Re: Boeing 737MAX Grounding, General Discussion Thread, May 2020

Thu May 21, 2020 2:18 pm

The essence of the old system, as I understand it, and pictured it (may not be accurate), on major projects certain respected Boeing workers were appointed by the FAA and Boeing. The guys (generally) were capable, older, close enough to retirement, and upon being appointed worked as much for the FAA as for Boeing, but Boeing paid them. They reported, not to (Chicago mafia, Wall Street bandits) Boeing managers, but to the FAA. They were protected by the unions. They continued to work on the plane and its manufacturing. Their job was to ensure that the plane met the letter and spirit of safety regulations. If the regulations needed to be changed Boeing and the FAA, in an open process, did so. Sutter laid a lot of this out in his book.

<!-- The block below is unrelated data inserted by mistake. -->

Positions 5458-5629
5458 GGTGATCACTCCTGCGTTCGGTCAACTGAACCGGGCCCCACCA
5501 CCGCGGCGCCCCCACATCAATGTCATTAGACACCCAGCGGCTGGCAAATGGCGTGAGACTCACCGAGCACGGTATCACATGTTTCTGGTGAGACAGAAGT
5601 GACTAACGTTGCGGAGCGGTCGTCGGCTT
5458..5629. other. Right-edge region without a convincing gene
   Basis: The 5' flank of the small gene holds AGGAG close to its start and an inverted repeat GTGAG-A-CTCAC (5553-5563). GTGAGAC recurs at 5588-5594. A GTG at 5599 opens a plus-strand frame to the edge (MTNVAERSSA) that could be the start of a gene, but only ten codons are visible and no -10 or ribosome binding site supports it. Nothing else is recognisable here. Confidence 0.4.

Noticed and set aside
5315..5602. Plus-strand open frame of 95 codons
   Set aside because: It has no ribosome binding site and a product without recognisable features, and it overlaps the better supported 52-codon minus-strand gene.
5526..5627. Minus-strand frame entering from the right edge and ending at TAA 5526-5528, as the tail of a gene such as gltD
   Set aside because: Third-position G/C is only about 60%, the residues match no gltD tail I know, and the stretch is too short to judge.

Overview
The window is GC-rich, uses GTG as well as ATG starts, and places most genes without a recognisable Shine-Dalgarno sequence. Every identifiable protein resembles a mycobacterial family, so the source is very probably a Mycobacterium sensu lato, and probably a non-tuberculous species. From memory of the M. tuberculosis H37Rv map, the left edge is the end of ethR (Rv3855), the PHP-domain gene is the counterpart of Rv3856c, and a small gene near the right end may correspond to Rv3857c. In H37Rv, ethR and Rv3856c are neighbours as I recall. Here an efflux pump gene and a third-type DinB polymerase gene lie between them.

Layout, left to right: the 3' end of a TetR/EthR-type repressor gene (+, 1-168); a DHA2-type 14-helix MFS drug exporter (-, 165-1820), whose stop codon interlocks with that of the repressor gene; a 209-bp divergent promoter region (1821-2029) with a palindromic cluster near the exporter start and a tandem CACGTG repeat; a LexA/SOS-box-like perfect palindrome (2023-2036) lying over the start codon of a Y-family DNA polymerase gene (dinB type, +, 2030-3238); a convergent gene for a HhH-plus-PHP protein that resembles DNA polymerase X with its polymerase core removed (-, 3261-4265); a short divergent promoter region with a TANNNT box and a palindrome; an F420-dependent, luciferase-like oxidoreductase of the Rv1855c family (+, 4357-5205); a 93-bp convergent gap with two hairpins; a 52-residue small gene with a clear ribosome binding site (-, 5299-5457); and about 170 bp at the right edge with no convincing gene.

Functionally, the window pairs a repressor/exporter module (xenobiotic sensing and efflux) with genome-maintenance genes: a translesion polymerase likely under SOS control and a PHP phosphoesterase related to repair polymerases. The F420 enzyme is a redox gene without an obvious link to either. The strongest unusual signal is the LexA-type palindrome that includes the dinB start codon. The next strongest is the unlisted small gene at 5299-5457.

So the Trump administration is going to 'try' to educate Boeing, the existing safety protocols are (and were) sound ((this is total bullshit)), or in their words, "FAA said Tuesday it will work to educate Boeing managers about the need to avoid exerting “undue pressure” on engineers overseeing the certification work" (Seattle Times).

I suspect any FAA person leaking this to the press or standing in the way of approval of all of this will join the long list of Friday Night Massacres. FAA persons with integrity likely are hinting to counterparts in Canada, the EU, China, Brazil that safety in the air will not happen so long as the current regime continues in office. Trump and his appointees may think they have scored another hit. Has anyone seen what the rest of the world is going to do about this?
Buffet: the airline business...has eaten up capital...like..no other (business)
 
PWA732
Posts: 11
Joined: Sun Mar 22, 2020 10:43 pm

Re: Boeing 737MAX Grounding, General Discussion Thread, May 2020

Thu May 21, 2020 2:30 pm

Revelation wrote:
PWA732 wrote:
Why will there be specific training with regard to the MCAS? The system does not exist as it did pre-June 2019.